More information: Otten, Pinto, Paffen, Seth & Kanai (in press). The Uniformity Illusion: Central stimuli can determine peripheral perception. Psychological Science
Six examples of the uniformity illusion with shape as an example.
- Open the video fullscreen.
- Keep your eyes fixated on the centre of the screen for a good amount of time (tens of seconds to minutes).
- The first two examples contain no fixation spot, the latter two are identical to the first two, but they do contain a fixation spot. The last two contain no fixation spot, and start with no central stimuli. Some people find that the illusion works better without a fixation spot, but you can try out which works best for yourself.
- Note, depending on your screen size and your distance to your screen, this illusion may even work without making the example full screen.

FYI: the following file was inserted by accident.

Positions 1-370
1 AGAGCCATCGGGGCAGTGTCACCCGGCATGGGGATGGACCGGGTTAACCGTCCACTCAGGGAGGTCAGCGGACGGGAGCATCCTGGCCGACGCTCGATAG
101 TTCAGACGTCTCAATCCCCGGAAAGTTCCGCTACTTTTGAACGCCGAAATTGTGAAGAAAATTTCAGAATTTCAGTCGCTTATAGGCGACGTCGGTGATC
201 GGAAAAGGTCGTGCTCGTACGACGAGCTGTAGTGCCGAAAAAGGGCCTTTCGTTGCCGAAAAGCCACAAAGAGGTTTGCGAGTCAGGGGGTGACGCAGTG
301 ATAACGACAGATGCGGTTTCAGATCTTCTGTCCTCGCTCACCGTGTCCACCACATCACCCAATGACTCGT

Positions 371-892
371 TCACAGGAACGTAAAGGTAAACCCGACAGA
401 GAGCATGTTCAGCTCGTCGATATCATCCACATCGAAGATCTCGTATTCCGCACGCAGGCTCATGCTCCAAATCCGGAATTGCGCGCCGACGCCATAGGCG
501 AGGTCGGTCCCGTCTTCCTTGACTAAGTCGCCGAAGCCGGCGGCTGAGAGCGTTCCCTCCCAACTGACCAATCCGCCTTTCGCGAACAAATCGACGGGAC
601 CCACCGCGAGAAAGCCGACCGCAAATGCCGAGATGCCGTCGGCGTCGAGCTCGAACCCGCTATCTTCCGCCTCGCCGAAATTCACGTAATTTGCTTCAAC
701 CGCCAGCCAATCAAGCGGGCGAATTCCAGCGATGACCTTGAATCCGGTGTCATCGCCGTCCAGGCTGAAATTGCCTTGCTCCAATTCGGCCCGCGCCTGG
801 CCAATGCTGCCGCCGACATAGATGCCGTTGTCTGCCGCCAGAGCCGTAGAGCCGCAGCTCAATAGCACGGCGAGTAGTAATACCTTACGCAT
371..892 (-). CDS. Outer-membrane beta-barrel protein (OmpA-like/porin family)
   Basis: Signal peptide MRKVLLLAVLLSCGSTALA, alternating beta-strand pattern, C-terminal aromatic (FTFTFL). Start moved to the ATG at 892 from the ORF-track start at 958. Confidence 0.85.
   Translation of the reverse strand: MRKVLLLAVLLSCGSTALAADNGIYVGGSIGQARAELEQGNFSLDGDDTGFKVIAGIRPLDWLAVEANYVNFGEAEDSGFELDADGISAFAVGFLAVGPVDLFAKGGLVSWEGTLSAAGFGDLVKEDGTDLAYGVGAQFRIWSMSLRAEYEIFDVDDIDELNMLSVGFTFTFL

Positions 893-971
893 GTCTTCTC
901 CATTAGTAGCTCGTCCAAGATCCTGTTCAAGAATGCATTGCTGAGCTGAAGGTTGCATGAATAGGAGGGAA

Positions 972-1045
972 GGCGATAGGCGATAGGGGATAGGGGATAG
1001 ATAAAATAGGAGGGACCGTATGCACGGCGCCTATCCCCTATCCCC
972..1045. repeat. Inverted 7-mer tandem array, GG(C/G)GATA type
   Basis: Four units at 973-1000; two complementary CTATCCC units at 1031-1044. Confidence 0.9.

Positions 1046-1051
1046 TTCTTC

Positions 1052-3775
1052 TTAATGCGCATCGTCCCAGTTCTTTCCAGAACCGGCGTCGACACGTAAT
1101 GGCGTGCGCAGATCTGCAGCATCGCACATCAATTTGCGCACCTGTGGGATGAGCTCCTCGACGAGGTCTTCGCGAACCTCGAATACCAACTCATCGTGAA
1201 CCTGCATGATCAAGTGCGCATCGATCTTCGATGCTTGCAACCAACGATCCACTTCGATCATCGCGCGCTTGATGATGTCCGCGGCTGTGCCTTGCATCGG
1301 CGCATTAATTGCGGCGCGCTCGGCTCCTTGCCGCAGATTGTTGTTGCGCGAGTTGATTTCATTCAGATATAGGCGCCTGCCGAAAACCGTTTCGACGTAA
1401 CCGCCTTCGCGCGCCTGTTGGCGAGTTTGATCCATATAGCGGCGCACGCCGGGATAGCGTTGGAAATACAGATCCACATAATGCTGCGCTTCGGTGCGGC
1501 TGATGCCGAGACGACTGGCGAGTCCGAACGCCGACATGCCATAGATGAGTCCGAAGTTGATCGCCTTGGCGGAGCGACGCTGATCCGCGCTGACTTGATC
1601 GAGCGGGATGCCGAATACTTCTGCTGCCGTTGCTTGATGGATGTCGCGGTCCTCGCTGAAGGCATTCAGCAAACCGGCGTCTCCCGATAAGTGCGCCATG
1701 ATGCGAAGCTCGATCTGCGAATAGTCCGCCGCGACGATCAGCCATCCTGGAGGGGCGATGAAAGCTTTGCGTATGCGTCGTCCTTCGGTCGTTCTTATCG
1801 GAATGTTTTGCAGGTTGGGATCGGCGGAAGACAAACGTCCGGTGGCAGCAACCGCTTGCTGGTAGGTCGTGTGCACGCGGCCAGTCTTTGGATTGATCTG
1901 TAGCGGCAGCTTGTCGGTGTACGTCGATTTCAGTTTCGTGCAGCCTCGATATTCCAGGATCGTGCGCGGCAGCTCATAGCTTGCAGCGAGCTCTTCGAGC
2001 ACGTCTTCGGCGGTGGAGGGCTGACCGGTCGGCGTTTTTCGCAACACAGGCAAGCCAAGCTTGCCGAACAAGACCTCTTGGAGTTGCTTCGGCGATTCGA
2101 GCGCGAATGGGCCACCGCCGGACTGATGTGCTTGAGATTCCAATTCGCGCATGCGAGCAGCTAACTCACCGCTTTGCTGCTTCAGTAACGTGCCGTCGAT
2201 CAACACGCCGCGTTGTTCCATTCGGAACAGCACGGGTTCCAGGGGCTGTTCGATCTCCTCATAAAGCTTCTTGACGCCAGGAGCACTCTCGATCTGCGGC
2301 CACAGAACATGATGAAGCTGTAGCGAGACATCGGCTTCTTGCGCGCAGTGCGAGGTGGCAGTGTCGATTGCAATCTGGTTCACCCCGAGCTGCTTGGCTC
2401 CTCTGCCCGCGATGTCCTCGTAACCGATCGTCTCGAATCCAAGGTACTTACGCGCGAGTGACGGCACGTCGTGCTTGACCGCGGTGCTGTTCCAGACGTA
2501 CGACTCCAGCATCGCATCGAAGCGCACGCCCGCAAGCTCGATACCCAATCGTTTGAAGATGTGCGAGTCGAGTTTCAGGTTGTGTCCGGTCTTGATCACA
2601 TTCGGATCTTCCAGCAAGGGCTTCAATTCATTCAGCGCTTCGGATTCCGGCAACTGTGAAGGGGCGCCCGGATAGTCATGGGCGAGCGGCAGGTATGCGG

For more information, see the text below the examples.
More information: The periphery is identical in all six examples, and consists of diamond, pentagons and hexagons. However, when the central stimuli consist of hexagons, the entire screen seems to be made up of hexagons, whereas if the central stimuli are circles, all stimuli seem to be circles. Interestingly, this illusion seems to still work fine, even when it is not viewed full screen, suggesting that shape information falls of more rapidly towards the periphery, than, for instance, luminance information. The first two example are with hexagons (Ex. 1) or circles as central stimuli (Ex. 2). Examples three and four are the same as the first two, but then with a flickering fixation spot. Examples five and six are the same as the first two, but now the central stimuli appear later. Now it can be seen that without central stimulation the peripheral stimuli seem to be edgy, undefined, shapes. However, once the central stimuli appear, the peripheral stimuli take on a clearer, but more illusory, shape.